Book Review: Six Weeks to Live by Catherine McKenzie

Hi everyone. Like I said a few weeks ago, I started reading Six Weeks to Live by Catherine McKenzie. I discovered it on BookBub, then downloaded it off Bookshare. I finished the book just before midnight yesterday, so here are my thoughts.

Book Blurb

A gripping psychological suspense novel about a woman diagnosed with cancer who sets out to discover if someone poisoned her before her time is up

Jennifer Barnes never expected the shocking news she received at a routine doctor’s appointment: she has a terminal brain tumor—and only six weeks left
to live.

While stunned by the diagnosis, the forty-eight-year-old mother decides to spend what little time she has left with her family—her adult triplets and twin
grandsons—close by her side. But when she realizes she was possibly poisoned a year earlier, she’s determined to discover who might have tried to get rid
of her before she’s gone for good.

Separated from her husband and with a contentious divorce in progress, Jennifer focuses her suspicions on her soon-to-be ex. Meanwhile, her daughters are
each processing the news differently. Calm medical student Emily is there for whatever Jennifer needs. Moody scientist Aline, who keeps her mother at arm’s
length, nonetheless agrees to help with the investigation. Even imprudent Miranda, who has recently had to move back home, is being unusually solicitous.

But with her daughters doubting her campaign against their father, Jennifer can’t help but wonder if the poisoning is all in her head—or if there’s someone
else who wanted her dead.

My Review

The story is told in short chapters and from alternating viewpoints. Jennifer’s story is told in first-person perspective, while her three daughters’ viewpoints are displayed in third-person perspective. I loved both of these aspects. The short chapters allowed me to lay aside the book for a bit when I wanted to do something other than read. The alternating viewpoints allowed me to gain a nice glimpse into each character’s mind, while the fact that Jennifer’s perspective was the only first-person perspective made it clear that she’s supposed to be the center of attention.

I originally thought the book was on the predictable side for a thriller, believing I’d figured out who caused Jennifer’s poisoning by 22% and the exact nature of the ending by 57%. I was wrong. So wrong. In fact, I didn’t figure out the exact nature of the situation until the very end of the book and it’s not because of some stupid plot twist that makes no sense other than it being required to show the reader that this was a thriller after all. In fact, the story is really well-constructed. I once again had trouble letting go of it once I’d finished it. I gave it a five-star rating again even though I noticed its average rating on Goodreads is only 3.65 stars. I’m not even sure I’d give it a 4.5-star rating if I could this time around.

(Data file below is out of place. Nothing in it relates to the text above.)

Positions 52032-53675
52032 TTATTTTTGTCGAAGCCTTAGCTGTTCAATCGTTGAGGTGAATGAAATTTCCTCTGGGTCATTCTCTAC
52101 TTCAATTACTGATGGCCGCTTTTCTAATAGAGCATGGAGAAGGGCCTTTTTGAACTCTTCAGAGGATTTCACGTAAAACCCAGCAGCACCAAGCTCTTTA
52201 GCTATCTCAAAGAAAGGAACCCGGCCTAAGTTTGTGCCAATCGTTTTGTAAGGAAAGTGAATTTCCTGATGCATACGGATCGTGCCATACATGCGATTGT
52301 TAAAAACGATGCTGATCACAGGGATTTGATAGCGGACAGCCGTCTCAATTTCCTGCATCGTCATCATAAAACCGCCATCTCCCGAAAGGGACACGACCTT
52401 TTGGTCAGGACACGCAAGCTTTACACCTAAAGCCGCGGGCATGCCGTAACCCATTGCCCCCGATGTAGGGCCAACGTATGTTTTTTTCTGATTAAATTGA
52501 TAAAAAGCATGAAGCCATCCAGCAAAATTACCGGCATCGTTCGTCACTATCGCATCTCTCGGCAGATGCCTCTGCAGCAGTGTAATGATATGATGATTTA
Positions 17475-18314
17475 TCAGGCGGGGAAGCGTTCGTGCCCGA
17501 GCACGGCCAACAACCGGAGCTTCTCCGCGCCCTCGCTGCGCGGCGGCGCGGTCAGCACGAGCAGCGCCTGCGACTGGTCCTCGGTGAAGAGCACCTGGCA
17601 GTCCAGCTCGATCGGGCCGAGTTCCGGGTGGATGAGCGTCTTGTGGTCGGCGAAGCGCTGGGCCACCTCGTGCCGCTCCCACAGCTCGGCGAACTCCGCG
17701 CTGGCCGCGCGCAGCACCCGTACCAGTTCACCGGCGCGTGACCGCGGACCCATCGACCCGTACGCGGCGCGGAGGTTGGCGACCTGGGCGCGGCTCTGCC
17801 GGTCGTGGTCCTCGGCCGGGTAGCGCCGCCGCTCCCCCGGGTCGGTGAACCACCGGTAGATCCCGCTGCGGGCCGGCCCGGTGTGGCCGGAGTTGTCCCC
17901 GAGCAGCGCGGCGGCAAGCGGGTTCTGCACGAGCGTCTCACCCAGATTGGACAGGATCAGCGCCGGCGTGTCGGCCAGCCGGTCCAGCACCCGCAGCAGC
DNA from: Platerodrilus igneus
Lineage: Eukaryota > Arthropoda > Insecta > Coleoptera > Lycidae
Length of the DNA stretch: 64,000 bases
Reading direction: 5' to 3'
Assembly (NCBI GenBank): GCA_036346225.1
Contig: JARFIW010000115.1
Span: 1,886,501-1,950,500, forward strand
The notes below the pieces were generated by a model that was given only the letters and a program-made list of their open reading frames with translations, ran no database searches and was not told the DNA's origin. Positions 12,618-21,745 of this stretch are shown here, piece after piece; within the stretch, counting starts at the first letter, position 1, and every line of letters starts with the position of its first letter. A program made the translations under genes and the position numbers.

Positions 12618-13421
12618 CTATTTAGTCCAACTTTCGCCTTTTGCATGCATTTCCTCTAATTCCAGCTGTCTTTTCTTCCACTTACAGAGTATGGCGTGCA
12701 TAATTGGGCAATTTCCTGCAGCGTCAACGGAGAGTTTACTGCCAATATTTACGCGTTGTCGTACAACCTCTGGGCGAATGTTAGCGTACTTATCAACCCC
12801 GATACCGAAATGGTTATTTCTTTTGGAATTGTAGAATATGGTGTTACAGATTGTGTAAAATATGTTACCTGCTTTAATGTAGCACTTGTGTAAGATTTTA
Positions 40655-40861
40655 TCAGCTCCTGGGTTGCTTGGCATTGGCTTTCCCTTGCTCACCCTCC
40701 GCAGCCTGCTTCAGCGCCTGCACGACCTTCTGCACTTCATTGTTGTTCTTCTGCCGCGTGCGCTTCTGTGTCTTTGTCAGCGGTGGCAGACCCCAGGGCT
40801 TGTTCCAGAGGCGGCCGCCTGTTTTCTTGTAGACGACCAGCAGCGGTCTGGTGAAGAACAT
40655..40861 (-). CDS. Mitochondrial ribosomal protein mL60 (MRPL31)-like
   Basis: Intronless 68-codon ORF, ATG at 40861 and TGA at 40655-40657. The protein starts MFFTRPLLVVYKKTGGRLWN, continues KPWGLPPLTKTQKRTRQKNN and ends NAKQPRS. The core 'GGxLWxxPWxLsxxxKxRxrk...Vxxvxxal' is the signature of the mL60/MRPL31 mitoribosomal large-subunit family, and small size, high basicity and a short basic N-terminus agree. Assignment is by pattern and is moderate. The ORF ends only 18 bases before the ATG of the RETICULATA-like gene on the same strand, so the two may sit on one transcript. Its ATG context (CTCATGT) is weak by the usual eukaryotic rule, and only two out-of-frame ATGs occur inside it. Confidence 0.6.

See more details about this book on its Goodreads page.

32 thoughts on “Book Review: Six Weeks to Live by Catherine McKenzie

  1. Good to get to know Emily; Aline and Miranda.

    And it’s nice or at least surprising to be wrong in our reading occasionally!

    I wonder – is someone being in the 1st person perspective an indicator that she IS supposed to be the centre of attention?

    So maybe 4.75 or 4.8 as a weighted rating?

    [it’s like gymnastics – taking points off – like any of the judged sports eg: diving].

    Who is the “first” third person perspective and how did you feel about the way the daughters were sprinkled through?

    Was there anyone else who you felt should tell their story or have it told?

    Liked by 1 person

    1. Thanks for your interesting comment. Re the daughters, their stories were distributed evenly across the chapters (or pretty evenly, I didn’t count, of course). I at first found myself trusting one more than the others, but that changed eventually. I might’ve liked to hear from Jake’s perspective too.

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      1. Jake’s perspective would be very important and not one which is often heard in stories of this genre [I believe].

        Jake is the husband?

        Sometimes one daughter – in life and in literature – grabs all the glory and the oxygen. I am glad that this was not the case in SIX WEEKS TO LIVE.

        Liked by 1 person

        1. Yes, Jake is the husband. With respect to the daughters, you’d need to read the book to find out, but there are some intriguing relationship issues between the triplets going on and I wouldn’t exactly say all of them agree that their relation with their mother and with each other was equal, regardless of their evenly distributed perspectives.

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